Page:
“our research hopes to provide recommendations as to how the Adirondack Park can become a more welcoming and inclusive environment for everyone, regardless of ability level, age, race, ethnicity, and income.”

    Maybe they don’t wish to come to the park plain and simple. Not everyone can get away from dust and fumes you know, or noise. And there’s people who just dread the thought of a howling wilderness trust me! The park is open for all to enter. It’s not like there’s crowds floating signs saying ‘Keep Out such and such!’ We’ve had this conversation in the past. Be careful what you wish for is my thinking on this. Society is not like it used to be in them good old days when people were less complex than they are now, and keep in mind different cultures have different ways of doing things.

    I recall one year I was up in Blue Mountain Lake staying at the Blue Mountain Rest with my little girl and her mom (she’s not so little anymore by the way!) On this weekend the proprietor, Lenny I think his name was, rented the big cabin in the back to a large group from New York City, taxi drivers whose roots were India. They were up every night loud as could be this group, until almost daylight hours. Fine, but I was learnt by the proprietor that they made a large mess in that cabin he had discovered after they left to go back to the city. They tore up beds, used blankets and sheets for mats to sleep on…. I forget all what they did, but I do recall Lenny (?) wasn’t happy and it was my understanding it cost him a little bit that experience, and I’d be surprised if he ever had them back.

    This was probably just a fluke but it is what it was. Different cultures different mindsets. I was walking around the Horn in Blue Mountain Lake early one chilly morning some years back when I came upon an Asian tour bus parked near ‘The Ol’ Station.’ I saw, as I walked by, an Asian woman go up to the porta-john, and instead of going into it, she went aside it and did her thing which I thought odd. I also thought it may have had something to do with culture…theirs. I do not know.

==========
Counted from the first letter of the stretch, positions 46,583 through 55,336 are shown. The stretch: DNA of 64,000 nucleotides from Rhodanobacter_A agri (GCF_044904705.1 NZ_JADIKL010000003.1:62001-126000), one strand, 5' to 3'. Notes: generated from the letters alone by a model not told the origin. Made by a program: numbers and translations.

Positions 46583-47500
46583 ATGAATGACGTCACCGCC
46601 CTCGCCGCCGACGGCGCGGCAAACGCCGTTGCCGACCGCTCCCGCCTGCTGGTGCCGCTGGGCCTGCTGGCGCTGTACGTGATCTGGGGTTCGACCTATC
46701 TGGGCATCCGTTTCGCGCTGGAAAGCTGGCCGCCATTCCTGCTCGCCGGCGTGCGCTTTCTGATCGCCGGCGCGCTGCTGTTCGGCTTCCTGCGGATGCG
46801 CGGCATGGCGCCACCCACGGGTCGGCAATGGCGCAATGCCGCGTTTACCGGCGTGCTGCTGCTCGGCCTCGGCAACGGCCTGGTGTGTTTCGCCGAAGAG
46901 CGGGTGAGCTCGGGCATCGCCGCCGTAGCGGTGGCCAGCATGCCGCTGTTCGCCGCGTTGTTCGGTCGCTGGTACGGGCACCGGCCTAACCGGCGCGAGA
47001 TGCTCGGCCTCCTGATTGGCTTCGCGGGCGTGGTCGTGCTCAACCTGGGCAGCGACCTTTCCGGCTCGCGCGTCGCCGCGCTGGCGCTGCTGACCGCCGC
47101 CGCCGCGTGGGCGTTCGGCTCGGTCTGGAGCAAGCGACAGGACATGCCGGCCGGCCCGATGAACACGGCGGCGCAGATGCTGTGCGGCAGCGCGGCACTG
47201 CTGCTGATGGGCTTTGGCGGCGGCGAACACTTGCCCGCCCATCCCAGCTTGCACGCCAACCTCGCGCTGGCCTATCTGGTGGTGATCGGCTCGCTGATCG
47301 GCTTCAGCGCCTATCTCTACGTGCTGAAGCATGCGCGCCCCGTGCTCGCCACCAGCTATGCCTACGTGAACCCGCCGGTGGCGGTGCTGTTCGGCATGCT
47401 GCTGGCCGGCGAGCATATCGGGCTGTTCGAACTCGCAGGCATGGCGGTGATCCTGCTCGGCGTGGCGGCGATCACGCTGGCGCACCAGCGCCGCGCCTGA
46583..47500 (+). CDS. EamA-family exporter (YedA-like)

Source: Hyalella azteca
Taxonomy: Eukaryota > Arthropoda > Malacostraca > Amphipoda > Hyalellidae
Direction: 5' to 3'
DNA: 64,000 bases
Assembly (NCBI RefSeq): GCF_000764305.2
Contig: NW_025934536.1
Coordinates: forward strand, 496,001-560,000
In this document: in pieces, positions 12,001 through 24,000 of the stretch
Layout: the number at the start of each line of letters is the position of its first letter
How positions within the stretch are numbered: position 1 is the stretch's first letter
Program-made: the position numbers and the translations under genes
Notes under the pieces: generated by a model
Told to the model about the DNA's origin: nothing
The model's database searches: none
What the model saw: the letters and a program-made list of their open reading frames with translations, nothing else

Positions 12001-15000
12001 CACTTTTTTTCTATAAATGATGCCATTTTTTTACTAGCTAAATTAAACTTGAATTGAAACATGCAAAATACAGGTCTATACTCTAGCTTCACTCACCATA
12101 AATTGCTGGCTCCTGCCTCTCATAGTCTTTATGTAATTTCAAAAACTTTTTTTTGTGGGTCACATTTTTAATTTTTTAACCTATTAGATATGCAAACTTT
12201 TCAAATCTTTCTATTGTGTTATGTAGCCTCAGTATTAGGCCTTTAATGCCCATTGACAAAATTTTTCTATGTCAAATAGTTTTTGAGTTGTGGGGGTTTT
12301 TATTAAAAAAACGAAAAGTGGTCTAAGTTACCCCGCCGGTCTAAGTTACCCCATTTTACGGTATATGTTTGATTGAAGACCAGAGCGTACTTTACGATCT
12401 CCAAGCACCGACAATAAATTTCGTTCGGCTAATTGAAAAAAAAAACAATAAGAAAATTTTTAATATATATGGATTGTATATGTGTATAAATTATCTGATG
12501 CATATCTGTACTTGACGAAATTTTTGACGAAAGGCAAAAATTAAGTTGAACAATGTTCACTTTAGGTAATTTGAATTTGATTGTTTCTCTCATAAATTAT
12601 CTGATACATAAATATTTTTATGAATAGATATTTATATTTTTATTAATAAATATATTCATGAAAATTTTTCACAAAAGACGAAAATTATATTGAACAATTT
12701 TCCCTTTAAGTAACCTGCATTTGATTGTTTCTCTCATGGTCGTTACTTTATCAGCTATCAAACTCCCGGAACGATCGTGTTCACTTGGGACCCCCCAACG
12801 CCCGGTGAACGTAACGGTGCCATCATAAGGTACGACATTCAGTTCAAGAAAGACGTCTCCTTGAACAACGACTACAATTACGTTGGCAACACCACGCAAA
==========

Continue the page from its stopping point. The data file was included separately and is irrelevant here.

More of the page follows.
I am not suggesting anything on these above matters, I’m just saying.

    • Vanessa Banti Vanessa says:

      Charlie you seem like a good chap so I’ll check in on this one. Taxi drivers from India, eh? Perhaps your friend had a weird experience. A gentle reminder that “non white people are just louder/messier than white people” is a trope, and not a very nice one.

      My husband is from India and we both share an intense love of hiking and wild places. India is a big place with wilderness unlike anything we have in America. Tigers! Wild elephants! Leeches!! Yikes the leeches will get you, and we know many outdoors enthusiasts braver than I who simply keep on hiking through leech country and pause every few minutes just to remove them!

      You can trek the beautiful lonely boulders of the Deccan plateau (ask Chris Sharma), the rainforests of the Western ghats, (highly recommended! Lovely homesteads suitable for Westerners, wish I could send a picture), or of course the absolute classic and what draws the most Americans – the Himalaya.

      Indian people love to hike and trek, and some of them tend to do it without a lot of access to Western gear. When he was but a plucky teenager, my husband trekked 50 miles in the Himalaya without a rain coat. Thought didn’t occur to him. I find most Indian folks to be tougher than the lot of us, and not particularly messier or louder.

      I’ve seen more Indian tourists in the ADKs in recent years, and often they seem a bit nervous. Let’s do our best to be welcoming, as there are millions of Indian immigrants in America. Especially in the Northeast, per https://en.m.wikipedia.org/wiki/Indian_Americans#Demographics